What’s a Shruder and will it help end plastic pollution?

Just as carbon offsets enable polluters to take responsibility for their greenhouse emissions, Australian and Thai companies have launched a plastic neutrality programme to tackle plastic pollution.

hawaii beach plastic litter
A beach littered with plastic and other waste on Kure Atoll, Hawaii. Globally, 8 million tonnes of plastic enters the world's oceans every year. Image: US Fish and Wildlife Service, CC BY 2.0

Plastic pollution is arguably one of the most pressing environmental issues today, with an estimated 8 million tonnes of plastic entering the oceans each year, and researchers predicting that there will be more plastic than fish in the sea by 2050.

But in the same way that the global community is trying to solve the equally urgent problem of man-made climate change—by trying to drive greenhouse gas emissions down to a “net zero” state—two companies have come up with solutions to achieve “plastic neutrality”. 

In climate change mitigation efforts, polluters can offset their greenhouse gas emissions by purchasing carbon credits—that is, certificates whose sale supports efforts to reduce emissions, such as energy efficiency and reforestation projects. 

The two solutions unveiled at the Plasticity seminar in Sydney’s Maritime Museum on Tuesday, aim to do the same thing for plastic pollution. The Plastic Neutral certification by Australian social enterprise Plastic Collective, and the world’s first Plastic Offset Programme developed by Thailand-based surfboard manufacturer Starboard, offer a way for businesses which use plastic to support efforts to solve the global plastic pollution problem.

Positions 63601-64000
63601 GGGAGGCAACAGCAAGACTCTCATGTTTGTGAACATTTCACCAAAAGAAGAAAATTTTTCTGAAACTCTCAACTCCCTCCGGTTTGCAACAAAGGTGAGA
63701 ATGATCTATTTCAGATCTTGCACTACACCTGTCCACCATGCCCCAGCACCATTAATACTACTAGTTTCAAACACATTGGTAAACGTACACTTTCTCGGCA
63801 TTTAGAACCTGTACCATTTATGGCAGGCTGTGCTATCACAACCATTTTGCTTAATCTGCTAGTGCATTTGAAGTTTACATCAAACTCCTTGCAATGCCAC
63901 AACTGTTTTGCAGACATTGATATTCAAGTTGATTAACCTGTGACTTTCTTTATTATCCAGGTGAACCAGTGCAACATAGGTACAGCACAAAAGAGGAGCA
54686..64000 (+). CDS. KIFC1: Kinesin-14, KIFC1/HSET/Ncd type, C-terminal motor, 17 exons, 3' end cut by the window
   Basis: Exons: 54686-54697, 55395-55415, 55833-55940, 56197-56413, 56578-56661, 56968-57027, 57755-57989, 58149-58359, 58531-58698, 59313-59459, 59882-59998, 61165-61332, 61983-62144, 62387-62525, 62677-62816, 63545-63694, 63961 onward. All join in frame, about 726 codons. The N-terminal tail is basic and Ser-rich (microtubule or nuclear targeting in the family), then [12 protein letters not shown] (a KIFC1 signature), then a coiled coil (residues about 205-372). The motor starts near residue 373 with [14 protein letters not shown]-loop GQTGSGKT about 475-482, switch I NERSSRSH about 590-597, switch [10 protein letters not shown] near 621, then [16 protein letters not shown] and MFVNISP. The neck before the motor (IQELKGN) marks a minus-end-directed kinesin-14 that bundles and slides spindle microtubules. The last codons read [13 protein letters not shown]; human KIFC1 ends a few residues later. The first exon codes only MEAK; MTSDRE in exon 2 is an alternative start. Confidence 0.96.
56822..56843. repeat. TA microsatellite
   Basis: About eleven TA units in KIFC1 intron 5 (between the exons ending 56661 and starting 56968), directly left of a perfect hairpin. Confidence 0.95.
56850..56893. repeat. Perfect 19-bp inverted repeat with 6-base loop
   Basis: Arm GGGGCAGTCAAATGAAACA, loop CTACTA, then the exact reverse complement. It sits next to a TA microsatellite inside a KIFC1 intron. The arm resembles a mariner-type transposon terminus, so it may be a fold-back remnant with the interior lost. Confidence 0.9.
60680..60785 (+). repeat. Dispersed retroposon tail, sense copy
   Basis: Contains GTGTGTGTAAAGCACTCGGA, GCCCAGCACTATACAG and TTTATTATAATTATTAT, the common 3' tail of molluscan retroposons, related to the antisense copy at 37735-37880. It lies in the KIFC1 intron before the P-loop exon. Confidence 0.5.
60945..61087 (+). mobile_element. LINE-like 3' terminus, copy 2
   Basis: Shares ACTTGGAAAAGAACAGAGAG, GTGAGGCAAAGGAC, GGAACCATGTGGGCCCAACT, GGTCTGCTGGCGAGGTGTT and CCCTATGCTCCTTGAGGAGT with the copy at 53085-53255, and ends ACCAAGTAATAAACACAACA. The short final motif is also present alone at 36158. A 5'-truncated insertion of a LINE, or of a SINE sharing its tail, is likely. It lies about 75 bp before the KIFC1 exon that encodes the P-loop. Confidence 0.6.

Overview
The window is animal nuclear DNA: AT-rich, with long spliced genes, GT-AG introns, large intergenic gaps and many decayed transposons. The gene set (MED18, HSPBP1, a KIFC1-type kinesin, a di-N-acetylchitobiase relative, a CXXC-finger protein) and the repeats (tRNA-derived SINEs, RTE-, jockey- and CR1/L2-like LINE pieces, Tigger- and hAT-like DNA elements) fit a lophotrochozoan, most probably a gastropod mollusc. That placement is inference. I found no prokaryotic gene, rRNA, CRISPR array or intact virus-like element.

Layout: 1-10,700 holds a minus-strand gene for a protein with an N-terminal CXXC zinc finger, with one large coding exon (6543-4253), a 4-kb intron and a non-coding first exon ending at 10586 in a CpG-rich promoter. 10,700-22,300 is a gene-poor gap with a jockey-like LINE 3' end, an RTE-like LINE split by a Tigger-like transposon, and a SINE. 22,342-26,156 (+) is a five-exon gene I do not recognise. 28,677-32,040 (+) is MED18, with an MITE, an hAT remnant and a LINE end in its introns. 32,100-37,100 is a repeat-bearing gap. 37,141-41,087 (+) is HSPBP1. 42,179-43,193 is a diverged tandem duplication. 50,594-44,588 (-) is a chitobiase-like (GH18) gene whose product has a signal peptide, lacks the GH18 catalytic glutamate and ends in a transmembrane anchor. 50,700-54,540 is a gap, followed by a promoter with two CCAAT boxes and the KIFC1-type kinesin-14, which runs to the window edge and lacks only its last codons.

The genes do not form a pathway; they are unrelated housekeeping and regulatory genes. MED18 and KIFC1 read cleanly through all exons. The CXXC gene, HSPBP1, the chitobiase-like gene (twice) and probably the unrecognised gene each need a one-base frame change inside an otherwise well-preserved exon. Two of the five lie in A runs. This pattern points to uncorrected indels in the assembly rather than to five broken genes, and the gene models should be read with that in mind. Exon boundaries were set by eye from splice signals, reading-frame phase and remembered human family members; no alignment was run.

Louise Hardman, chief executive officer and founder, Plastic Collective, told an audience of about 120 public, private, and academic sector representatives that the Pacific Islands—comprised of nations such as Fiji, Vanuatu, Kiribati and the Marshall Islands—produce large amounts of plastic waste every year, most of which is not properly recycled. 

This is due to a lack of proper waste collection and processing infrastructure on the remote islands, explained Hardman, who was a high school science teacher for many years before starting the Plastic Collective in 2016. The company’s core product, a machine called the Shruder, was developed in response to this waste processing challenge. 

The Shruder. Image: Plastic Collective

A portmanteau of “shredder” and “extruder”, the Shruder is a lightweight, portable machine that can shred single-use plastic items such as bottles and takeaway containers. The shredded waste can then either be sold on to recyclers, or recycled into building or landscaping materials, filament that can be woven into coverings or even be fed into 3D printers.

But though it presents an effective solution for waste management in remote areas like islands or rural provinces, the Shruder is often too expensive for communities living in these parts to afford, noted Hardman. Each machine costs about A$25,000 (US$19,200), and a further A$10,000 to manage annually.